markdown guide
 

As Ben pointed out, you may use git stash path/to/file path/to/other/file to stash specific files. Another handy tip is that git provides very detailed man pages for each sub-command! However, these pages are somewhat tricky to find if you don't know the secret: Use man git-<name-of-subcommand>!

So if you are struggling with making stash do what you want, you can run man git-stash in your terminal and bam all kinds of detailed information that makes my head spin.

My favorite of the git-stash flags is -p -u. Running git stash save -p -u will step-by-step walk you through each and every changed/new file in your repo and ask "Do you want to stash this?"

Cool, huh?

 
 

the -p flag allows you to decide, change by change, what you want to stash. The -u flag says "Also, stash untracked files"

They do appear to be incompatible sometimes though.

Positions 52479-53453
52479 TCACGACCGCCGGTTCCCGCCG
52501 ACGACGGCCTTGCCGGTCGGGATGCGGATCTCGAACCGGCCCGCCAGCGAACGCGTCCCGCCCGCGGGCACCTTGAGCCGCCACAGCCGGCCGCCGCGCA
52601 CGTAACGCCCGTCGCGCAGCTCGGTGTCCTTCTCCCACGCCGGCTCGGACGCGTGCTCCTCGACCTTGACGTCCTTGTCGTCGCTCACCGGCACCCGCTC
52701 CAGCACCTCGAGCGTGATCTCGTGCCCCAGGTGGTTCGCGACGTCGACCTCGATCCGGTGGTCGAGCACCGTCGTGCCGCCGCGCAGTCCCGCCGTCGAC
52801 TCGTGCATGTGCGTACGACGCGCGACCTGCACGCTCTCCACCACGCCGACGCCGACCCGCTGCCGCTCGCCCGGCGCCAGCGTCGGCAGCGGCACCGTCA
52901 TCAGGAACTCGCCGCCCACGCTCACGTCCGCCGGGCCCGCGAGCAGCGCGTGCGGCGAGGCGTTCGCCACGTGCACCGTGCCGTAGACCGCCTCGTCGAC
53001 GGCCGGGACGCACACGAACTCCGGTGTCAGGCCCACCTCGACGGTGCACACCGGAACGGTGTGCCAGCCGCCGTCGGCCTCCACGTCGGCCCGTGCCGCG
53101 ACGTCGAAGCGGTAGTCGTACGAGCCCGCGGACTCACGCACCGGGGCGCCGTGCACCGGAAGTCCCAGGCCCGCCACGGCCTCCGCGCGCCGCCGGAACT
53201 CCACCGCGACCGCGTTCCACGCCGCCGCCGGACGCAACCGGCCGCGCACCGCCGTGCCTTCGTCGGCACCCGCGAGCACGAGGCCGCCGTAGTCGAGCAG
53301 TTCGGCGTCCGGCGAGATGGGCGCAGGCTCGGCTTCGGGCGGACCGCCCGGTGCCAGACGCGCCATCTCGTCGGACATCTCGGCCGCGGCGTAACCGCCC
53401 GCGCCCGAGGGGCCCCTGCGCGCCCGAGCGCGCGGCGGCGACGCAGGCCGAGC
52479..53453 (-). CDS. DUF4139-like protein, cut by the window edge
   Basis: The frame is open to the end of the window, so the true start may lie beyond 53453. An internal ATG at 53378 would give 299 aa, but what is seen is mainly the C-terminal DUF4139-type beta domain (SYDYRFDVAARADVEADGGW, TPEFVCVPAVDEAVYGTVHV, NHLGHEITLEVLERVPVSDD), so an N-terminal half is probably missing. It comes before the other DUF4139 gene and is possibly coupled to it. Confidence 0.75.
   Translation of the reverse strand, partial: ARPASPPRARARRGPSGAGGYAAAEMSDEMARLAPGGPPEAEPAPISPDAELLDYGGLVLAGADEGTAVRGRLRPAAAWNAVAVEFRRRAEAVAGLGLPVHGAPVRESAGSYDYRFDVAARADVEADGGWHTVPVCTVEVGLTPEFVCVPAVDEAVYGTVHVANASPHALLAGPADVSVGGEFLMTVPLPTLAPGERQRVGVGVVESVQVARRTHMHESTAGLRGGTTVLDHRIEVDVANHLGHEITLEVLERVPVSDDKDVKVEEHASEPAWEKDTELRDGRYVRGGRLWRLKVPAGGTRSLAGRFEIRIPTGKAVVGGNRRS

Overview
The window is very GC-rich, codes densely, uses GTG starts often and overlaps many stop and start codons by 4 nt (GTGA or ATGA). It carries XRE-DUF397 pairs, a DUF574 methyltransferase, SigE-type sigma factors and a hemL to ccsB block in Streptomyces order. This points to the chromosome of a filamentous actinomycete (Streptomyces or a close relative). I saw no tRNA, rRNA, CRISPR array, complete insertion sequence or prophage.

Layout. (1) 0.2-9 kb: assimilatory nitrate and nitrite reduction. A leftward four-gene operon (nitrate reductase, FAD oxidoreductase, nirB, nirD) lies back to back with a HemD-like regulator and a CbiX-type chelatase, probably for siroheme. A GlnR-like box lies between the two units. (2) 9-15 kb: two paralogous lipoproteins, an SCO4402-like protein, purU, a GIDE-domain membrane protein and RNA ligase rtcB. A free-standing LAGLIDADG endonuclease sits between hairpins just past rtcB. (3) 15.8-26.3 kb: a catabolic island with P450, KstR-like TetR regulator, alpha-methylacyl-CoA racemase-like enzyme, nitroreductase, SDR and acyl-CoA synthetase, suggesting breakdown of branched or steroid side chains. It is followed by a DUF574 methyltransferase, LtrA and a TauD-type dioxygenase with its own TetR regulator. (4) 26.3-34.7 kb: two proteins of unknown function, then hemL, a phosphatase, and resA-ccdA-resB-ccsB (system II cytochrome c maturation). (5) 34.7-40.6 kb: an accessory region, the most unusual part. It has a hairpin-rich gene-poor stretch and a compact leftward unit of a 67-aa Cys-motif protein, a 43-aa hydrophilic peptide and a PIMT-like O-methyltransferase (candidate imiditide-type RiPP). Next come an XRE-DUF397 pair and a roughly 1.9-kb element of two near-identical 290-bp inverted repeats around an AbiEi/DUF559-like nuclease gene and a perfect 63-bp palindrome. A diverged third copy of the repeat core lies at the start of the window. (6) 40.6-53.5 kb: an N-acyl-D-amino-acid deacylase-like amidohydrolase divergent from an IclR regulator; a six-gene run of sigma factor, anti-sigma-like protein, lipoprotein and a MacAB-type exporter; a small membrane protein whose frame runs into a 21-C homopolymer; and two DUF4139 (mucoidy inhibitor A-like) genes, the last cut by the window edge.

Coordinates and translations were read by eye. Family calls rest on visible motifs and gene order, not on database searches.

git stash - e.g. git stash . or git stash src/index.js. Then git stash apply to apply the stashed changes or git stash drop to discard them.

Is that what you're looking for?

 

git stash pop is like apply + drop as well. I think git stash --keep-index keeps everything staged, and stashes unstaged changes. Useful if it's hard to type the pathspec for multiple files, or if you want to stash some changes to a file but not all.

 

Big fan of git stash pop. Definitely a 1 command > 2 commands scenario.

 

I suggest git stash save "a comment here". I always use it, it is the best way or working with stashes, the indexes may get you lost

Classic DEV Post from Sep 2 '18

Could you explain #likeimfive the meaning of these programming languages as humans?

Author: Monkey User ...

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